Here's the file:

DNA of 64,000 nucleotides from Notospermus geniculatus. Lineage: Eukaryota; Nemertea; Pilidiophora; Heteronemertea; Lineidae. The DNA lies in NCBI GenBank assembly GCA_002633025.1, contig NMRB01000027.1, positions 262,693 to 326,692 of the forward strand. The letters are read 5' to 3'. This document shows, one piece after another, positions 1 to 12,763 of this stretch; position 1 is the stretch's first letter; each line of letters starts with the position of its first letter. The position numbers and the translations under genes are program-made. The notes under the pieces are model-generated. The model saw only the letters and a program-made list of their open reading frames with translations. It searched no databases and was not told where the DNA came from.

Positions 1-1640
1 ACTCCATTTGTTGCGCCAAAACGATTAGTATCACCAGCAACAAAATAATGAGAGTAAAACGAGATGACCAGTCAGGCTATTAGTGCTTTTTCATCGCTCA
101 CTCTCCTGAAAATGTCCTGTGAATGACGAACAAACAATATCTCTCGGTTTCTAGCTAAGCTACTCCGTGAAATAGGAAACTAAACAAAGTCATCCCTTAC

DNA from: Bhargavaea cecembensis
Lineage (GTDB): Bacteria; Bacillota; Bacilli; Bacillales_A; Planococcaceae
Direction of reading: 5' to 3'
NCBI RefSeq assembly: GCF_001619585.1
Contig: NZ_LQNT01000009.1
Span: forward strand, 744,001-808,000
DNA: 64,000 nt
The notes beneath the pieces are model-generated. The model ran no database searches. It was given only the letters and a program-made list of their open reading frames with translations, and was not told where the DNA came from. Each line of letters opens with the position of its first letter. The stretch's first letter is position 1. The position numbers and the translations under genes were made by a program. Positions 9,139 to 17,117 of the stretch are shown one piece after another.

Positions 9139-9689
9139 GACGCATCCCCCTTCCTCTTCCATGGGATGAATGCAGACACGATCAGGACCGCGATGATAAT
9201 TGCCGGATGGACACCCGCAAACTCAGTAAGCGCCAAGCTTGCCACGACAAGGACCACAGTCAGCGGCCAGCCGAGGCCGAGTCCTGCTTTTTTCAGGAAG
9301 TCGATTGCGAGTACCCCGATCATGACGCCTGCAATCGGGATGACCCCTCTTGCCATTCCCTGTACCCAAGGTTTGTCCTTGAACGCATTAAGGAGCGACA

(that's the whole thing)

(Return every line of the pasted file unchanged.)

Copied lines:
DNA of 64,000 nucleotides from Notospermus geniculatus. Lineage: Eukaryota; Nemertea; Pilidiophora; Heteronemertea; Lineidae. The DNA lies in NCBI GenBank assembly GCA_002633025.1, contig NMRB01000027.1, positions 262,693 to 326,692 of the forward strand. The letters are read 5' to 3'. This document shows, one piece after another, positions 1 to 12,763 of this stretch; position 1 is the stretch's first letter; each line of letters starts with the position of its first letter. The position numbers and the translations under genes are program-made. The notes under the pieces are model-generated. The model saw only the letters and a program-made list of their open reading frames with translations. It searched no databases and was not told where the DNA came from.

Positions 1-1640
1 ACTCCATTTGTTGCGCCAAAACGATTAGTATCACCAGCAACAAAATAATGAGAGTAAAACGAGATGACCAGTCAGGCTATTAGTGCTTTTTCATCGCTCA
101 CTCTCCTGAAAATGTCCTGTGAATGACGAACAAACAATATCTCTCGGTTTCTAGCTAAGCTACTCCGTGAAATAGGAAACTAAACAAAGTCATCCCTTAC

DNA from: Bhargavaea cecembensis
Lineage (GTDB): Bacteria; Bacillota; Bacilli; Bacillales_A; Planococcaceae
Direction of reading: 5' to 3'
NCBI RefSeq assembly: GCF_001619585.1
Contig: NZ_LQNT01000009.1
Span: forward strand, 744,001-808,000
DNA: 64,000 nt
The notes beneath the pieces are model-generated. The model ran no database searches. It was given only the letters and a program-made list of their open reading frames with translations, and was not told where the DNA came from. Each line of letters opens with the position of its first letter. The stretch's first letter is position 1. The position numbers and the translations under genes were made by a program. Positions 9,139 to 17,117 of the stretch are shown one piece after another.

Positions 9139-9689
9139 GACGCATCCCCCTTCCTCTTCCATGGGATGAATGCAGACACGATCAGGACCGCGATGATAAT
9201 TGCCGGATGGACACCCGCAAACTCAGTAAGCGCCAAGCTTGCCACGACAAGGACCACAGTCAGCGGCCAGCCGAGGCCGAGTCCTGCTTTTTTCAGGAAG
9301 TCGATTGCGAGTACCCCGATCATGACGCCTGCAATCGGGATGACCCCTCTTGCCATTCCCTGTACCCAAGGTTTGTCCTTGAACGCATTAAGGAGCGACA